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The Importance of Supply Chain Resilience Amid COVID-19

The resurgence of COVID-19 across Australia in recent months has posed a familiar challenge for the nation’s food supply chains. Business has been disrupted again as new hotspots emerge by the week, such as the rapidly rising case count in Melbourne that has led to Stage 4 lockdown restrictions and a ‘state of disaster’ warning statewide. These pandemic-related lockdowns tend to spark consumer panic buying and infrequent shopping trips that drive extreme demand volatility down the supply chain, impeding cohesive collaboration between suppliers, buyers and transporters.

From discounted groceries and household items to daily vitamins and other health supplements, the Australian population relies on food retail supply chains as a means for everyday survival. Therefore, in response, retailers have shifted their focus toward supply chain resilience to ensure that these essential items still reach residents amid severely limited consumer access.

A Localised Approach

During the first wave, retailers learned that supply chain resilience could not be accomplished without significant adjustments. As border closings disrupt international trade once again, retailers have pivoted away from previous supply chain models that were heavily reliant upon overseas imports. Instead, there has been a shift to localised “micro supply chains” that move distribution centres closer to buyers to eliminate over-dependence on externally sourced goods. In turn, retailers can streamline distribution of popular consumer products to support supermarkets in maintaining optimal inventory levels.

Flexibility for Inconsistent Demand 

In reality, certain goods are simply not suitable for domestic mass production. As such, the Australian government has provided assistance for food retailers through the International Freight Assistance Mechanism, which allows for continued access to key markets like China, Japan and the Middle East so that Australian retailers can still obtain high-value exports (seafood, meat, dairy and horticulture). However, those goods are only available on inconsistent schedules and in lower volumes — all of which require increased supply chain flexibility and agility through demand sensing. To navigate the second wave, adopting flexible supply chain processes like changes in operating hours, increased truck access, expanded loading times, and extra drivers is a necessity.

Leveraging Digitisation  

Above all, the pandemic has revealed the nuanced nature of the supply chain and the complexities that correlate with effectively moving sustainable food products from farm to store. With the combined use of innovative technology solutions like blockchain, RFID and prescriptive analytics, supply chains can be optimised to lessen the damage of future disruptions through  identifying and routing specific actionable insights that flag issues and provide direction on how to efficiently alleviate them by notifying the right person at the right time.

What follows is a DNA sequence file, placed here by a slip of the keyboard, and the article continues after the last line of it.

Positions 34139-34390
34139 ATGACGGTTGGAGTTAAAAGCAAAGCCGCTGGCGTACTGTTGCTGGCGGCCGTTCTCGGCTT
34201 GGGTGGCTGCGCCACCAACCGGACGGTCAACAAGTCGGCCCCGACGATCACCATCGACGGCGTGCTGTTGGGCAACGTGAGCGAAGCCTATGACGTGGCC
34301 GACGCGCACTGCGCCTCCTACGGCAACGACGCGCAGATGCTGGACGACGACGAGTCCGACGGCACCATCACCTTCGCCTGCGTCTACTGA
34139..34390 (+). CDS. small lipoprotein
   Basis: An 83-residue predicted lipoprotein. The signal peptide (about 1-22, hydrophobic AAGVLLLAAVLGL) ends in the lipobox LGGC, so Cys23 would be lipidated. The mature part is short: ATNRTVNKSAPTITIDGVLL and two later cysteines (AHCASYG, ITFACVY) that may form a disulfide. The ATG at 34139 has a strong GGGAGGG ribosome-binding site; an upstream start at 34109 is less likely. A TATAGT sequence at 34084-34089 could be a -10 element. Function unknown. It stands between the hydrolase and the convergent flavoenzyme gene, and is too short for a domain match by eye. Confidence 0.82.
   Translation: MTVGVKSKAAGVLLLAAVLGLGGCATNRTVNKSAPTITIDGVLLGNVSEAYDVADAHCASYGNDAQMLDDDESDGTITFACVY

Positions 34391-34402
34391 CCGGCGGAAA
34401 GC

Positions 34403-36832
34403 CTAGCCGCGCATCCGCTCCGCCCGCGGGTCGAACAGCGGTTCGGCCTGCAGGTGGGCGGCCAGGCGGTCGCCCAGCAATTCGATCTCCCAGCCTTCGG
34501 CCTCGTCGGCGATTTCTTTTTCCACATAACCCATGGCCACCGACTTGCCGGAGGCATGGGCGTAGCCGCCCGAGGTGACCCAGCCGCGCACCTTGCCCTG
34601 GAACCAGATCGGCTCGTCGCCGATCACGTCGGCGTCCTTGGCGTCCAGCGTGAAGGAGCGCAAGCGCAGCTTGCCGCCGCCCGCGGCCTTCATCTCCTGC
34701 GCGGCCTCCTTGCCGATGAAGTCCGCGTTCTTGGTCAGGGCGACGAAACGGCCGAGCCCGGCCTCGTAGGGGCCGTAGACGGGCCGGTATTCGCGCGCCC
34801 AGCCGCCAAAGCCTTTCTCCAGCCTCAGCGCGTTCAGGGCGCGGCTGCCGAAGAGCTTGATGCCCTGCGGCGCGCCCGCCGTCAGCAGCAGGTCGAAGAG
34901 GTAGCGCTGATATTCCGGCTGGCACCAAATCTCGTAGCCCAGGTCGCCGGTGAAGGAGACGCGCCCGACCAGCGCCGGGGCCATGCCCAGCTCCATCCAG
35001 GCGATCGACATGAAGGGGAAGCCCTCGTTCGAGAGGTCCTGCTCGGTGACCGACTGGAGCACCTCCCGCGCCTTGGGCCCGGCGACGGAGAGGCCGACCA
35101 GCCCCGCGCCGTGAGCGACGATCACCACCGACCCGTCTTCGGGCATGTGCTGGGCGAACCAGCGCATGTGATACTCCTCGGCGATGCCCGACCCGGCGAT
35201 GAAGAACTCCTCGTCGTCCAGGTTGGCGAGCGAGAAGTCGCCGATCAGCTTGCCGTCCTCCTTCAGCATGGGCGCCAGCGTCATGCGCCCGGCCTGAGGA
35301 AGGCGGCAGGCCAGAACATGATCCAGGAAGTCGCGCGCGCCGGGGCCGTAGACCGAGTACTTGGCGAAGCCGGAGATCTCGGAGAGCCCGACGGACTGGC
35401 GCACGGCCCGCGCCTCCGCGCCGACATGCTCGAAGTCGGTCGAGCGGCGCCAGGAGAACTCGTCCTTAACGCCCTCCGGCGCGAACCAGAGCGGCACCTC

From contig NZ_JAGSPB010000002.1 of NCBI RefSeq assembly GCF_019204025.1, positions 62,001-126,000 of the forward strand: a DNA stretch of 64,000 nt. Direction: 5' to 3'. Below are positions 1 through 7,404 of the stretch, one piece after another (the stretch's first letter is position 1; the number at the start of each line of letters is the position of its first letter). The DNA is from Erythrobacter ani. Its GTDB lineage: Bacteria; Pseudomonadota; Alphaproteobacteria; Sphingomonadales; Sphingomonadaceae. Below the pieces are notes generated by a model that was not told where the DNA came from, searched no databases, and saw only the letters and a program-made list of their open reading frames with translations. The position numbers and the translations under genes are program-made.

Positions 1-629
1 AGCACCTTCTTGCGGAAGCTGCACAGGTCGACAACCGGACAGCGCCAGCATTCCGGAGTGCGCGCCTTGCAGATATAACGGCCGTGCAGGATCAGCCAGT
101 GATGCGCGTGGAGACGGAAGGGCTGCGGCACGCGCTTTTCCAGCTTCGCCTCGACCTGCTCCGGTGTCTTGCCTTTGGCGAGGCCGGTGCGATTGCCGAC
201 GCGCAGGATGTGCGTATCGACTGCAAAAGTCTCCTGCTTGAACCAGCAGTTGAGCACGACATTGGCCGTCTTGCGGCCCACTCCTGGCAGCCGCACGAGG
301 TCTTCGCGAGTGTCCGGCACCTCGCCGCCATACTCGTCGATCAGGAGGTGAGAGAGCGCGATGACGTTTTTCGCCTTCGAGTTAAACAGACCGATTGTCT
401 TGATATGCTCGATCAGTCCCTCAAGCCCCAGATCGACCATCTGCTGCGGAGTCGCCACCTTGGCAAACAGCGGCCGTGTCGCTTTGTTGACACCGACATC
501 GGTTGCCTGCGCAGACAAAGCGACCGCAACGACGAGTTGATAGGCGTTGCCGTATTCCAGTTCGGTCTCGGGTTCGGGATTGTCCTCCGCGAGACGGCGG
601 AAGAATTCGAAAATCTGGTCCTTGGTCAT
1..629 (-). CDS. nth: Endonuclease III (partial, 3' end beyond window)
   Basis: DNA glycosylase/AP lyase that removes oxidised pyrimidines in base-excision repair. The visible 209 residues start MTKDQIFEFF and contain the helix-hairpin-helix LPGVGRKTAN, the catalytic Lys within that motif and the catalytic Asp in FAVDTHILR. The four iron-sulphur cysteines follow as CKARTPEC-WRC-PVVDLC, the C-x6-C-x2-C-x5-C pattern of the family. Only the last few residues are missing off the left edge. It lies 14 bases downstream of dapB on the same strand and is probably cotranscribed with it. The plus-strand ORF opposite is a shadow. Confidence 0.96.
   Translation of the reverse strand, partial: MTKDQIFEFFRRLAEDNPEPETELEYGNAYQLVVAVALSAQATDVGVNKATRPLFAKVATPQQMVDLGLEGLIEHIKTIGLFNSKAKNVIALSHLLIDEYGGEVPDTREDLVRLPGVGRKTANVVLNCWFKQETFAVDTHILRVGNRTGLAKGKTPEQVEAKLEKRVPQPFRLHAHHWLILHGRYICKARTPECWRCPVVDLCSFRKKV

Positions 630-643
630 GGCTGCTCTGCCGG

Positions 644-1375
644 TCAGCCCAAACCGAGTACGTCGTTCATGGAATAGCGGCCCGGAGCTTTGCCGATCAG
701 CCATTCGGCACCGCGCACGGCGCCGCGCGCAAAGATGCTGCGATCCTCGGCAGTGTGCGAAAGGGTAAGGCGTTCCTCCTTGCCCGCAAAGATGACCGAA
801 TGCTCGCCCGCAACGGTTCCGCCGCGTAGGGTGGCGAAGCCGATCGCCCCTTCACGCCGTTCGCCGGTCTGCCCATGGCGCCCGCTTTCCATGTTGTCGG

Blockchain is a public digital ledger that monitors, records and reports the movement of goods throughout the supply chain — similar to the contact tracing done by Australia’s COVIDSafe app. Products are scanned at various points along their journey from farm to store, so retailers can have enhanced visibility into where products have been, how far they have come and how long they were stored during each stop along the way. RFID labels are barcodes (typically on cartons, as tagging of individual products is not cost-effective) that contain product information, giving retailers immediate access to a detailed database highlighting inventory levels, demand trends and food quality. Finally, prescriptive analytics solutions provide actionable insights into gathered blockchain and RFID data to identify areas that need improvement. By leveraging the trio in unison, retailers have the means to easily understand why disruptions occur and expedite their response time with a set of clear directives.

Applying lessons learned from the first series of lockdowns will be critical for Australian retailers to develop supply chain resilience for navigating the pandemic’s uncertain future. The use of advanced technology for supply chain resilience and execution can help retailers find flexible solutions to complex challenges.

Please visit HERE for more information about Zebra Prescriptive Analytics.

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